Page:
The Houses Present A Neat Appearance;
They Are Low, And Shaded By Trees, Which, In The Better Streets, Are
Planted So As To Form Alleys.
Pointe de Galle is the place of rendezvous for the steamers from
China, Bombay, Calcutta, and Suez.
Passengers from Calcutta,
Bombay, and Suez, do not stop more than twelve, or, at most, twenty-
four hours; but those proceeding from China to Calcutta have to wait
ten or fourteen days for the steamer that carries them to their
destination. This delay was to me very agreeable, as I profited by
it to make an excursion to Candy.
There are two conveyances from Pointe de Galle to Colombo - the mail
which leaves every day, and a coach which starts three times a week.
The distance is seventy-three English miles, and the journey is
performed in ten hours. A place in the mail costs 1 pounds 10s.,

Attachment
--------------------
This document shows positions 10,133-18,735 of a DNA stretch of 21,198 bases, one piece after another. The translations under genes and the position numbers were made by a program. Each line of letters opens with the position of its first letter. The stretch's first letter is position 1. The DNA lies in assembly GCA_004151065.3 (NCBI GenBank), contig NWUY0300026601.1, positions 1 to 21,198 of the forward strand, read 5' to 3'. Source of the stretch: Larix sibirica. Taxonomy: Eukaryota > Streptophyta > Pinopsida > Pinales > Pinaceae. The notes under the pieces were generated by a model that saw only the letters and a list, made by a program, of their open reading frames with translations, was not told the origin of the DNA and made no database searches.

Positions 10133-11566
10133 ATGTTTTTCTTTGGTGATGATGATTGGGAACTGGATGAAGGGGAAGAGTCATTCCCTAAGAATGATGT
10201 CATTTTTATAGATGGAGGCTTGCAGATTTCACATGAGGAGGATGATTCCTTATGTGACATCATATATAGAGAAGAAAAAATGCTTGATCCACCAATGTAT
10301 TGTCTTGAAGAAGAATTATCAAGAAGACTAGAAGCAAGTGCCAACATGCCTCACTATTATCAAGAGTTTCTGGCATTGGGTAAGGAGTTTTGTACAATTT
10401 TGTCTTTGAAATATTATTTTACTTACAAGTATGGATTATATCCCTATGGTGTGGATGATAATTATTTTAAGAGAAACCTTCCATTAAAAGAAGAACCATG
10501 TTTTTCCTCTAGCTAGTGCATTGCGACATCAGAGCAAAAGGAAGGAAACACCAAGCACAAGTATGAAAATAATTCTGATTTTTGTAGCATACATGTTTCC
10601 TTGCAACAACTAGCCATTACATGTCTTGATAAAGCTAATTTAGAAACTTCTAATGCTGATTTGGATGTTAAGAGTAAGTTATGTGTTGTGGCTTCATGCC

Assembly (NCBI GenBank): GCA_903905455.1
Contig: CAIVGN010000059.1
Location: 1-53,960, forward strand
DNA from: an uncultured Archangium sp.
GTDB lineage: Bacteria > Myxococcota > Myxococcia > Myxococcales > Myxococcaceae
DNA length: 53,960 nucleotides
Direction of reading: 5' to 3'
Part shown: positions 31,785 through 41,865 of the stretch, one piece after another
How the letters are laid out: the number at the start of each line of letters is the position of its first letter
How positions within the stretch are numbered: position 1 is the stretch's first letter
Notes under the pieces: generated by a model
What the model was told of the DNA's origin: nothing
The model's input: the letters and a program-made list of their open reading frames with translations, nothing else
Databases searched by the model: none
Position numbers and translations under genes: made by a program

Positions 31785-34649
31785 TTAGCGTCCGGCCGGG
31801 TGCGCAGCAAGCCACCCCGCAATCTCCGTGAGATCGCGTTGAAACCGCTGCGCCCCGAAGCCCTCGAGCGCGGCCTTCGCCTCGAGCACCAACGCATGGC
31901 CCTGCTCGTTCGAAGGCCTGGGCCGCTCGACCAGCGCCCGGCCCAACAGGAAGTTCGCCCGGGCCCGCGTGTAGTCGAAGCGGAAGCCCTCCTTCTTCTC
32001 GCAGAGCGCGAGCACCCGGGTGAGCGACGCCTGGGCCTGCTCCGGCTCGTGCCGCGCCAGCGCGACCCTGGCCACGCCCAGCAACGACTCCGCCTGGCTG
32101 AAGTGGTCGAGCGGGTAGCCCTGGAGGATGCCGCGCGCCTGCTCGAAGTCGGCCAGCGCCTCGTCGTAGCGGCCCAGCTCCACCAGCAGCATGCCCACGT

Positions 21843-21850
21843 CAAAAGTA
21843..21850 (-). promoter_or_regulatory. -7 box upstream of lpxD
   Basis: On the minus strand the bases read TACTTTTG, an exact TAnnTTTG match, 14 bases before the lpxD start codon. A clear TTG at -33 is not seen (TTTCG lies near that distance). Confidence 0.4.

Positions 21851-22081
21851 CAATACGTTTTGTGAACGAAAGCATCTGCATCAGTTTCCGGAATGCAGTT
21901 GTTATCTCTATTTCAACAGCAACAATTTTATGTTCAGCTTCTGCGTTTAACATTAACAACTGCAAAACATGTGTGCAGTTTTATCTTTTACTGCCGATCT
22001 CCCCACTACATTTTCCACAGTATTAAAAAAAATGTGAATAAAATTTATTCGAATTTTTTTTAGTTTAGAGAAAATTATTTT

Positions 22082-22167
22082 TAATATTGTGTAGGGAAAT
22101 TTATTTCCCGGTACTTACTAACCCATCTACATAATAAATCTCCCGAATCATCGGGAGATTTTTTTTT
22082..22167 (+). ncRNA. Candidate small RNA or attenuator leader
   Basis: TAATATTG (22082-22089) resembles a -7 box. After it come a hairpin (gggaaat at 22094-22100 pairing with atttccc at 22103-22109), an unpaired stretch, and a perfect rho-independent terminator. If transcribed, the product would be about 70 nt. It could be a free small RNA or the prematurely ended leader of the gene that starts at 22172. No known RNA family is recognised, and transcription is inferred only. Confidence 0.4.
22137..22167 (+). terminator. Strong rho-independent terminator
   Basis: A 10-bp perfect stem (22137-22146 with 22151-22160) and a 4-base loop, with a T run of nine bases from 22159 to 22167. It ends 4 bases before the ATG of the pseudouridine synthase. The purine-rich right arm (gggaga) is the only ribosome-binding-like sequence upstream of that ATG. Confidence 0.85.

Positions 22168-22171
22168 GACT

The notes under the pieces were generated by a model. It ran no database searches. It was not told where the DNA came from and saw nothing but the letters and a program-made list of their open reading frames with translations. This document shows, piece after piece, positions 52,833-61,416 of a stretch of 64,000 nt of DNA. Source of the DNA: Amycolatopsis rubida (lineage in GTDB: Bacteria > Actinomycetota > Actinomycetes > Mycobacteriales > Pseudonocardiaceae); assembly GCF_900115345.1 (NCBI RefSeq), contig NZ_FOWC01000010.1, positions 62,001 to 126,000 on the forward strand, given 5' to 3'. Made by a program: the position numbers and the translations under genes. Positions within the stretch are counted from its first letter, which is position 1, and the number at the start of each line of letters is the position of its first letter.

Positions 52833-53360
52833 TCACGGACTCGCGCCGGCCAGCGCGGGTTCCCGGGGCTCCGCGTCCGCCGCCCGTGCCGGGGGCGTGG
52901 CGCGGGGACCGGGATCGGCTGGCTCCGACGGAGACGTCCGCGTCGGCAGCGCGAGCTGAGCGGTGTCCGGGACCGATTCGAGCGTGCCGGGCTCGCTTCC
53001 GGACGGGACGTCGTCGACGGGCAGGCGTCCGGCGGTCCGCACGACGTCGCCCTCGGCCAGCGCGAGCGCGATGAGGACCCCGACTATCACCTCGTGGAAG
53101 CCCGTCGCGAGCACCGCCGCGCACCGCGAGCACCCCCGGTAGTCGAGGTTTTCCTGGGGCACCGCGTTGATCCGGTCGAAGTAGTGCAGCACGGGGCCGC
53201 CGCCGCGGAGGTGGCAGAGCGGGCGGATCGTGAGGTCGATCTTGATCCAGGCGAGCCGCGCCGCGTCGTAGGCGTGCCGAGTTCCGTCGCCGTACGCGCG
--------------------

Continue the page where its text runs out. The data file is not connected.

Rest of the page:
and in the coach 13s. As I was pressed for time, I was obliged to
go by the first. The roads are excellent; not a hill, not a stone
is there to impede the rapid rate at which the horses, that are
changed every eight miles, scamper along.
The greater portion of the road traversed thick forests of cocoa-
trees, at a little distance from the sea-shore, and the whole way
was more frequented and more thickly studded with houses than
anything I ever saw even in Europe. Village followed village in
quick succession, and so many separate houses were built between
them, that there was not a minute that we did not pass one.
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